Let's begin with a brief lesson of skin physiology. The skin is comprised of three distinct layers: the subcutaneous layer (the deepest layer of fatty tissue), the dermis (the middle layer, where collagen and elastin and new skin cells are formed), and the epidermis (the outermost layers of the skin). The most superficial strata of the epidermis is the stratum corneum, which consists of several layers of dead skin cells (corneocytes) interspersed with multiple layers of three key lipids – cholesterol, ceramide, linoleic, and other free fatty acids. This skin barrier maintains the aqueous internal environment while keeping out harmful microbes, toxins, and allergens. New corneocytes are derived from maturation of dividing basal cells. Beyond age 65, the skin cell maturation process slows up to 50 to 60 days for newer cells to reach the surface rather than 28 to 32 days in young adults, which is why older skin can appear dull and waxy.
"Exfoliation" describes the process by which the top layers of stratum corneum cells are sloughed off. This process induces epidermal cell turnover via basal cell creation to maintain normal skin barrier function. A compromised skin barrier activates acute inflammation in the skin, which induces the synthesis of collagen, elastin, and ground substance for healing. As one ages, the repair process is disturbed leading to activation of chronic inflammation. This results in increased synthesis of the destructive enzymes – matrix metalloproteinases (MMPs) – that not only induce the dermal changes of visible fine lines and wrinkles but play a role in malignant transformation of skin cells. This process can happen either manually through scrubs or microdermabrasion, or chemically through chemical peels. The goal is to remove as much of the epidermis without inducing bleeding by staying above the dermal papillae. This depth also prevents scarring. Exfoliating the skin surface produces a visibly smoother and more vibrant appearance with resolution of the sallow, matte look. Texture is also improved and pigmentation irregularities tend to be blended and less distinct.
Manual exfoliation is the most common type of exfoliation. There are plenty of options available from drug stores around the world for use at home. These scrub products will include roughly-textured sponges or brushes, or grains and pit grounds to cause the exfoliation. However, these are often applied too aggressively and can be significantly more damaging to the skin than helpful by inducing superficial lacerations and abrasions that can activate destructive chronic inflammation. Within the skin care professional world, the use of more advanced manual exfoliators includes microdermabrasion (a surface "vacuuming" treatment that uses either blown crystals or a textured handpiece to resurface the skin), ultrasonic skin spatula (which uses a metal blade and ultrasonic vibrations to gently remove surface cells), and also dermaplaning (in which a #9 surgical blade is used to remove outer cells and vellous hair).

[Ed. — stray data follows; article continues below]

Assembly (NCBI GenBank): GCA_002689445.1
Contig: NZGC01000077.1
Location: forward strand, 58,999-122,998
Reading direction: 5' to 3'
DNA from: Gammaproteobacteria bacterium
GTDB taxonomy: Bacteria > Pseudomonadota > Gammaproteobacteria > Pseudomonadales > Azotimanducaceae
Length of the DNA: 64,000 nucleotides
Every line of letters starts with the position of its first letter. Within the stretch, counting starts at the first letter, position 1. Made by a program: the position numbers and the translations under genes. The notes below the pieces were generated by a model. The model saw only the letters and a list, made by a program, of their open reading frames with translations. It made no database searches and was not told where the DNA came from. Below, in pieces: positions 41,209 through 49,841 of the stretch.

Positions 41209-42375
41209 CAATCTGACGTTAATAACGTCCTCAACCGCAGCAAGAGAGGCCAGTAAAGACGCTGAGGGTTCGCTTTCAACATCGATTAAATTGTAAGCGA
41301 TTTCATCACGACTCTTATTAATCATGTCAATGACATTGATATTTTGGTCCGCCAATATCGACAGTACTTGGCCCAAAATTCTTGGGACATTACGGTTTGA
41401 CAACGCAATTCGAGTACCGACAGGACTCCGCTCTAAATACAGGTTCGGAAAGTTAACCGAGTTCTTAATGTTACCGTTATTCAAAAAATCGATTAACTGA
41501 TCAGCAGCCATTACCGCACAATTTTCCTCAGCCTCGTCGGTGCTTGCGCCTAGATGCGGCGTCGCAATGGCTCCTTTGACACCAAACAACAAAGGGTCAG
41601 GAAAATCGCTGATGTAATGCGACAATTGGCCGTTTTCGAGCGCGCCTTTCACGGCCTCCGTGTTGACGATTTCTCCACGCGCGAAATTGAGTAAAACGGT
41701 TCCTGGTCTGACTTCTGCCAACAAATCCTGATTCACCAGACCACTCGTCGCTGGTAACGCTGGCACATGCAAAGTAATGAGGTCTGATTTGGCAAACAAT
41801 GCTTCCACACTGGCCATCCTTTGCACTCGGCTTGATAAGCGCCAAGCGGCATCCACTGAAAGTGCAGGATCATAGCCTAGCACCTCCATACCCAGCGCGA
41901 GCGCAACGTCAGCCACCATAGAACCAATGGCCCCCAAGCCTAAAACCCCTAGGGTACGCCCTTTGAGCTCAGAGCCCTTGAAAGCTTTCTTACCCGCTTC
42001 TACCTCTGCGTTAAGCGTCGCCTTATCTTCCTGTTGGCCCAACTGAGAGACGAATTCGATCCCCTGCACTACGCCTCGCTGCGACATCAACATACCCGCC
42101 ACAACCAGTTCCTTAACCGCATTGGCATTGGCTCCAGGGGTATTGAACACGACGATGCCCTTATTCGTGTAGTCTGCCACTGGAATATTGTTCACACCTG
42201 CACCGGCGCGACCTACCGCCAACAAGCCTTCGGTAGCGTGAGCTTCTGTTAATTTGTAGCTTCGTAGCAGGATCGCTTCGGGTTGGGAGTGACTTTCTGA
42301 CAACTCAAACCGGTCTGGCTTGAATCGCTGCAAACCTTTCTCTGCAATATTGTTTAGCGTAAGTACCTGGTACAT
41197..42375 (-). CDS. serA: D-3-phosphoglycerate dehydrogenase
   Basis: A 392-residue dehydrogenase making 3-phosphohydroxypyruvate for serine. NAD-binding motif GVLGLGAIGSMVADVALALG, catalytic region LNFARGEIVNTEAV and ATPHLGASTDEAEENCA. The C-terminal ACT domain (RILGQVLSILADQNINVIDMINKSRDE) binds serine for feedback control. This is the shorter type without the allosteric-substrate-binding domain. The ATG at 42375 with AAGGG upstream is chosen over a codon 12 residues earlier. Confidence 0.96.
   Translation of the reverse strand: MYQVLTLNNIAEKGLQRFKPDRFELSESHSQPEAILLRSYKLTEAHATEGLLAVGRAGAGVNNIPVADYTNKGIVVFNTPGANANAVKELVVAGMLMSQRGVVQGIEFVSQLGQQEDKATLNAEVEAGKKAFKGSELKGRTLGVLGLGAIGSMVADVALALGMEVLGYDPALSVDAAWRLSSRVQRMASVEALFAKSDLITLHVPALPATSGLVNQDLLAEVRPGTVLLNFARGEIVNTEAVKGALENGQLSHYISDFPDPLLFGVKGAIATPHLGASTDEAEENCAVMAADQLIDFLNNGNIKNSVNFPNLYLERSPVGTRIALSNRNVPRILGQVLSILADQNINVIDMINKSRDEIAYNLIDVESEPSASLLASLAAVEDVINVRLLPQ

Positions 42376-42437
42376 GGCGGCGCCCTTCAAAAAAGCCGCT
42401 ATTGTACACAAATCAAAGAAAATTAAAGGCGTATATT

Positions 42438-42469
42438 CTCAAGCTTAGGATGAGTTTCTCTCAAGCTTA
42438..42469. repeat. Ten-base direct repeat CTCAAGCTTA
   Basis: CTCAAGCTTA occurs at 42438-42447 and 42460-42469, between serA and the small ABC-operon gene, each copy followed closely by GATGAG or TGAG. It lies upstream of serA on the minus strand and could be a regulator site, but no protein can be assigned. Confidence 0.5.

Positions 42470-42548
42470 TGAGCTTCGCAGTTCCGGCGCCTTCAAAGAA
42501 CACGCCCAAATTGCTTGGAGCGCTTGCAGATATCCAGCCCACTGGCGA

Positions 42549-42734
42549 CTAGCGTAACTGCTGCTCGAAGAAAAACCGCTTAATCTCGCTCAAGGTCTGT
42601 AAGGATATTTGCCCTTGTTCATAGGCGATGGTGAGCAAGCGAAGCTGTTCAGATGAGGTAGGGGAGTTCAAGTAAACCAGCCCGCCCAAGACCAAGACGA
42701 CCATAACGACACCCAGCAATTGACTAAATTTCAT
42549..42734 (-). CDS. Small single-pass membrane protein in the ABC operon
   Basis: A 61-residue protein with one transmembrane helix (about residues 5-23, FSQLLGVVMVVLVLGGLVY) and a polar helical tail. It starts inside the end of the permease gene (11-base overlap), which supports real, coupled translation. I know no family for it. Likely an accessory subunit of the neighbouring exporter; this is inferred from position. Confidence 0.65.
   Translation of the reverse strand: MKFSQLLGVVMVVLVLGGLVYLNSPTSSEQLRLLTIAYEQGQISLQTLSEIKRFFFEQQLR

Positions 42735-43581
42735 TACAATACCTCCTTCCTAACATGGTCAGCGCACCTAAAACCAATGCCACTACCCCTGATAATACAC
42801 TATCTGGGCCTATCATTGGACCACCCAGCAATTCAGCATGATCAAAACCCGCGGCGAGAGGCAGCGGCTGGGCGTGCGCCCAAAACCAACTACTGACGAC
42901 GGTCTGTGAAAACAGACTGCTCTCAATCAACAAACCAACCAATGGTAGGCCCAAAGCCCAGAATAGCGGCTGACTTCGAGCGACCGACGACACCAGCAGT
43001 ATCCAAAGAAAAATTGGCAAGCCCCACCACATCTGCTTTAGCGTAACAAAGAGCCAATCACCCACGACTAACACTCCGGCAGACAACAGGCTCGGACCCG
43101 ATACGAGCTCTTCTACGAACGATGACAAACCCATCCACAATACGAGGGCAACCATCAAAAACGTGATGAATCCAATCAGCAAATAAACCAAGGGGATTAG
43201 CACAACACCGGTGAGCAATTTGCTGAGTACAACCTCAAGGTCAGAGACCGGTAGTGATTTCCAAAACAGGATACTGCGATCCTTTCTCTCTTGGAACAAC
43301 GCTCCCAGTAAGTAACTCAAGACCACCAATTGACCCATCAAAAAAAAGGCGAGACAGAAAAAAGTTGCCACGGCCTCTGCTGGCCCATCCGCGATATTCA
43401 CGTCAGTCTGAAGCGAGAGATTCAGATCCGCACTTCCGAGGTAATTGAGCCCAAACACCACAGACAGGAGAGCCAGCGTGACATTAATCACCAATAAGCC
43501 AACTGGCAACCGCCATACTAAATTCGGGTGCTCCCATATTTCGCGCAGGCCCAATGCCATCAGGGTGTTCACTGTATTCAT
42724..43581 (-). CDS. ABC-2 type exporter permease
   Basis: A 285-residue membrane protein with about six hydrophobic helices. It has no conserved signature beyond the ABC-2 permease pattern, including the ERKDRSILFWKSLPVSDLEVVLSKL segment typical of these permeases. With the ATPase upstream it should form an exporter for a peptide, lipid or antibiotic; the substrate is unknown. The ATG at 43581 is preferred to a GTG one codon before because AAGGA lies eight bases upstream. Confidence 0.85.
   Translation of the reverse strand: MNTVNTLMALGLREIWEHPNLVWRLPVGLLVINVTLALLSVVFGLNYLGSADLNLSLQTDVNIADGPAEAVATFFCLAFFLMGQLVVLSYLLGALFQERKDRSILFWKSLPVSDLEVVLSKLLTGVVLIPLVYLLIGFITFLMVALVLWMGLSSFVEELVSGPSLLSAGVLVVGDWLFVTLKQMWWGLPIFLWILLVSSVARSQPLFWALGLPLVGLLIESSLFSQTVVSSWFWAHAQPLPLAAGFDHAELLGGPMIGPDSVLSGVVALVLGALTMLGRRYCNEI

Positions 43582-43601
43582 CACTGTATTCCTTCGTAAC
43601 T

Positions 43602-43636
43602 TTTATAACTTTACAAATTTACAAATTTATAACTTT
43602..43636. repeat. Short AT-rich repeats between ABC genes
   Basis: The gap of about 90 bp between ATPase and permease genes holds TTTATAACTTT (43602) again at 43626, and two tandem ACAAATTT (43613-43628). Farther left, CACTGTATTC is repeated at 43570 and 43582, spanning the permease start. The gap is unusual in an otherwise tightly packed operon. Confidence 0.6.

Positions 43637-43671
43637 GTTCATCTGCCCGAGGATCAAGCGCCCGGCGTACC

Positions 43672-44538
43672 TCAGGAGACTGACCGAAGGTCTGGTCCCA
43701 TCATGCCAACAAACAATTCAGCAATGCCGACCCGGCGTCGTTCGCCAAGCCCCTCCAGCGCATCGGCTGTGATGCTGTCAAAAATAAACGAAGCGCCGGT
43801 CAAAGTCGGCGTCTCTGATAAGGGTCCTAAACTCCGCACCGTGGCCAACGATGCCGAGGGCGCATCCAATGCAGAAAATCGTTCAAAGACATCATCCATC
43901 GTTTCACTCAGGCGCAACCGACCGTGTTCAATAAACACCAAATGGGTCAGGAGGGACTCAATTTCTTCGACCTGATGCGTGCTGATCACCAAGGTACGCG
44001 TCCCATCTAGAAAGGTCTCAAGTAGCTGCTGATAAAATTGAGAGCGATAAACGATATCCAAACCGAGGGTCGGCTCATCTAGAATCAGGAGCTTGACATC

Chemical exfoliation comes in many different forms, beginning with certain protein-loving enzyme products that contain fruit-derived ingredients such as papain (papaya) or bromelain (pineapple) enzyme. Chemical peels utilize certain types of acids derived from fruit or other plants, such as 10 to 90 percent alpha-, beta-, or poly-hydroxy and trichloracetic (<25 percent) acids to disrupt the lipid layers and intercellular structures that hold the stratum corneum corneocytes and epidermal keratinocytes together. Tretinoin induces a form of chemical peeling. It is a vitamin A derivative which must be prescribed by a physician. Mid-depth peels with 35 to 40 percent performed under anesthesia by physicians include TCA (trichlorocetic acid) and deep phenol peels. Anesthesia or sedation may be required as is cardiac monitoring for phenol peels. These all have at least 10 days of staying indoors with weeping/crusting of skin. They also carry a risk of scarring and pigmentation abnormalities. Phenol peels may induce life threatening heart problems. These aggressive peels are being replaced by more intense resurfacing techniques performed under physician supervision encompassing the use of lasers, such as CO2 or fractional laser for better depth control to reduce side effects with improved results.
A pre-procedure program is equally as important as the exfoliating procedure itself. First, an analysis of skin type should be done. Understanding Fitzpatrick Skin Typing is imperative, and while it will not be covered in depth here, if you are not confident in your knowledge of this system, please take the time to do so. The Rubin classification of photodamage, which rates the level of sun damage in the skin (alterations in the epidermis and dermis) is equally important. Analysis of a client's skin using both of these systems will help you determine which type of exfoliating procedure will best suit the client's needs. Pre-treating the skin for two to four weeks with topical retinoids or a barrier repairing and inflammation prevention therapy are documented to improve healing and reduce side effects.